Virtual Reality technology immerses the user in an entirely different environment than they are now in with the help of head-mounted devices (HMD). User experiences digital information and 3D objects on real-world scenes in real-time.
The simulated experience of being in another world can be enhanced by optional accessories from hand controllers to treadmills. The virtual world can attain maximum realism by replicating as many senses as possible, such as vision, hearing, touch, and even smell.
While virtual reality as a technology dates back to the 1960s, it is still in its early phases of acceptance after more than 60 years. For digital technologies, 60 years of "incubation" before becoming widely used is a long time. This is due to a single factor: computing power.
Only a few organizations around the world could afford to put together the necessary equipment and computing power to make this technique function. In fact, the earliest VR headsets were developed within NASA. In order to properly train astronauts, VR was able to recreate the conditions in space, particularly on the moon. Then Virtual reality began as a training tool.
Although head mounted displays (HMDs) were invented in the 1960s, the Oculus DK1 was the first device to hit the general market in 2012. Today VR headsets have evolved into mobile independent units, with processing power and wifi connection, allowing them to run VR application on the go. As computers get smaller and smaller, until they reached our pockets, HMDs natural evolution is also becoming the smallest computer we can wear on our heads.
When looking at the VR software business, it's fascinating to see how it began in the gaming industry, but has swiftly moved into the enterprise world, and will likely expand faster in enterprise use in the next years than in gaming.
VR enterprise apps have a variety of qualities and must meet a variety of requirements. Typically, training applications constitute the VR enterprise market. These are usually brief, targeted experiences geared at imitating or training someone on a specific task. The images aren't as crucial as the method. What matters is what you learn to perform or what data you visualize. The development timelines and expenses of such an experience are reasonable, and the organization can clearly profit from adopting this technology to better train staff.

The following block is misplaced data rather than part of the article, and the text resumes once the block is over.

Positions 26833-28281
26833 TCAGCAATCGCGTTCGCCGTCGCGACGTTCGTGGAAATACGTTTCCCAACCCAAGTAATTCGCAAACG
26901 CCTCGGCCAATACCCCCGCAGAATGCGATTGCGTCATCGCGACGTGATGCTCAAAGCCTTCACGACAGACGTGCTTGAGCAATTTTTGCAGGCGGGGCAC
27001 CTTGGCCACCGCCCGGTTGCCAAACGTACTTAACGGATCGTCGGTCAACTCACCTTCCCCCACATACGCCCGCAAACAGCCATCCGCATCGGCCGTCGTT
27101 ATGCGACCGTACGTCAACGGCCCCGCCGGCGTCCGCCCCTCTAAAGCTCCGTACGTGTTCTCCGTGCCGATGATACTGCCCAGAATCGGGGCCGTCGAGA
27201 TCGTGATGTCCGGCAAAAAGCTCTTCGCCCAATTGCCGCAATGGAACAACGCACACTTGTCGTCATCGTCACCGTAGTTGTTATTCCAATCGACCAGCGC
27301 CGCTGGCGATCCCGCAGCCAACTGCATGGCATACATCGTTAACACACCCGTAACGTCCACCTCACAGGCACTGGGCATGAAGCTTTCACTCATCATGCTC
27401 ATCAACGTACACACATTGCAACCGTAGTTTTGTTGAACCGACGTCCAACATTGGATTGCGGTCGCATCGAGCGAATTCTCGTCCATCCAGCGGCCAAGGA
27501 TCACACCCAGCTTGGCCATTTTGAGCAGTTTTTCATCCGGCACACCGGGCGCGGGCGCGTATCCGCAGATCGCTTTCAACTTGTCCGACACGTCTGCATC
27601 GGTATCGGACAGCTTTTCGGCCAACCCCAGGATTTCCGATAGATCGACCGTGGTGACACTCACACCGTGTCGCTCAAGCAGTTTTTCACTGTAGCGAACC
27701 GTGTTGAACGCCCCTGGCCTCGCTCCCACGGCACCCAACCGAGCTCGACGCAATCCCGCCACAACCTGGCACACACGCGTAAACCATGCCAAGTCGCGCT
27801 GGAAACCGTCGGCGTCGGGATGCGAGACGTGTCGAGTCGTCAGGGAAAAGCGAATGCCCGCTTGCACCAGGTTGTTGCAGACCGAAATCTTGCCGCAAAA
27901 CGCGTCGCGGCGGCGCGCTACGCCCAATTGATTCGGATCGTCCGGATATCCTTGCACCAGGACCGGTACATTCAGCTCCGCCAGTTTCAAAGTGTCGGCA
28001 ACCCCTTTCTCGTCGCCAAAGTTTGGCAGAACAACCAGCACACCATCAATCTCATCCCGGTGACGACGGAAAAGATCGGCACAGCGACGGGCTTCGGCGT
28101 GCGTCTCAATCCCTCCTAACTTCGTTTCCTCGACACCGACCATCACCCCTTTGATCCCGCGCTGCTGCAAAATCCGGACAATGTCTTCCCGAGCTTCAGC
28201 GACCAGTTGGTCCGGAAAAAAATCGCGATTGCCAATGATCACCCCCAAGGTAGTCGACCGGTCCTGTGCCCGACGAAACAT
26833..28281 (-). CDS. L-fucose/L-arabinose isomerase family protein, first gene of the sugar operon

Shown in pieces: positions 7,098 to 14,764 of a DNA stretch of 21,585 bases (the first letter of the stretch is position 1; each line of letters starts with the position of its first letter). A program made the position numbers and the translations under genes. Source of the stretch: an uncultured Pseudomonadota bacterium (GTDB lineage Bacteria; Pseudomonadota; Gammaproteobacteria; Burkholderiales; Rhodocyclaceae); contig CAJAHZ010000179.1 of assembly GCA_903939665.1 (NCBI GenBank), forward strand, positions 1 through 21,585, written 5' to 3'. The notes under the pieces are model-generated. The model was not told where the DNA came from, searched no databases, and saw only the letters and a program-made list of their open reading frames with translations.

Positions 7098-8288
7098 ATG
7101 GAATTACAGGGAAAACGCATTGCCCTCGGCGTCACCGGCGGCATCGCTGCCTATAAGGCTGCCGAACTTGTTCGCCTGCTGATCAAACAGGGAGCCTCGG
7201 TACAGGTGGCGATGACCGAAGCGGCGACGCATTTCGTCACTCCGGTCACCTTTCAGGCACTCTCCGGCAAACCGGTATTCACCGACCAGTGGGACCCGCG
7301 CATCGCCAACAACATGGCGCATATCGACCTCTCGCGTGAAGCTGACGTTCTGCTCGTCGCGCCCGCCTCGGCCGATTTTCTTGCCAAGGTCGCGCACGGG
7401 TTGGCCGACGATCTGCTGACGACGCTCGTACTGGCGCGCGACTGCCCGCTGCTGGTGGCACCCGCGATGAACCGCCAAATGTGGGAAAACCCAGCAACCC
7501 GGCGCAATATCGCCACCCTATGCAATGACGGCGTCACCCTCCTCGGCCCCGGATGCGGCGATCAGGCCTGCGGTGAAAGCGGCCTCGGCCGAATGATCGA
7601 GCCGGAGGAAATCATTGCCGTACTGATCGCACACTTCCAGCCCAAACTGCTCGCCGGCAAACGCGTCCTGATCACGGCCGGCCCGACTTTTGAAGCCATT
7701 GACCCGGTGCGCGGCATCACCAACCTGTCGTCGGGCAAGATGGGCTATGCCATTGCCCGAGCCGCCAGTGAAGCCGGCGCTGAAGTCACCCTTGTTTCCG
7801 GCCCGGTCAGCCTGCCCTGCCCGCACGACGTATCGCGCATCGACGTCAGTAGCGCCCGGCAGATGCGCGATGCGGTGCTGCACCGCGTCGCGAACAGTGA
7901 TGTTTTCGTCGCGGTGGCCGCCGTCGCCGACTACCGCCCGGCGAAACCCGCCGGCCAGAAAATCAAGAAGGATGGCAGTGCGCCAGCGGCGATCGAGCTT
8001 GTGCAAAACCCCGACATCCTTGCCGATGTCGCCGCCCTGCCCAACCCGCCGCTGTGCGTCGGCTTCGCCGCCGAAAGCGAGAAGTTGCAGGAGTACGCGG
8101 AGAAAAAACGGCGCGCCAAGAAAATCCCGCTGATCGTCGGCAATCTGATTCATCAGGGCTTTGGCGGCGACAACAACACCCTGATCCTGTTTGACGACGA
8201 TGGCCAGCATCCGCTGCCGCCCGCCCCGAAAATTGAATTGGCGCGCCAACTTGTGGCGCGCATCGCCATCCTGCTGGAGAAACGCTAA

VR and AR are technologies coming from the same basket. Then they can pair up, for example, VR and AI combined can generate an “Immersive Smart Environment”. Without AI it would be only a VR environment. But the term mixed reality is really coming from mixing the virtual/digital and the real.
The following are VR and AR applications that are absolutely market-ready and have proven to be effective not just in terms of wow factor, but also in terms of data gathered in various use cases of successful applications.
These are the following:
Training and learning, especially in industrial cases, difficult situations to replicate, pose severe risks.
Immersive Collaboration, the process of constructing collaborative interactive real-time online environments in 3D where people may collaborate and learn at the same time.
Data visualization, which allows for immersive 3D visualizations in a collaborative mode, as well as the display of real-time data and information that is geographically contextualized.
Retail, with innovative immersive digital shopping concepts, 3D online stores, and augmented reality shopping experiences that are interwoven with the real world.
Gaming, in all of its shapes and guises.
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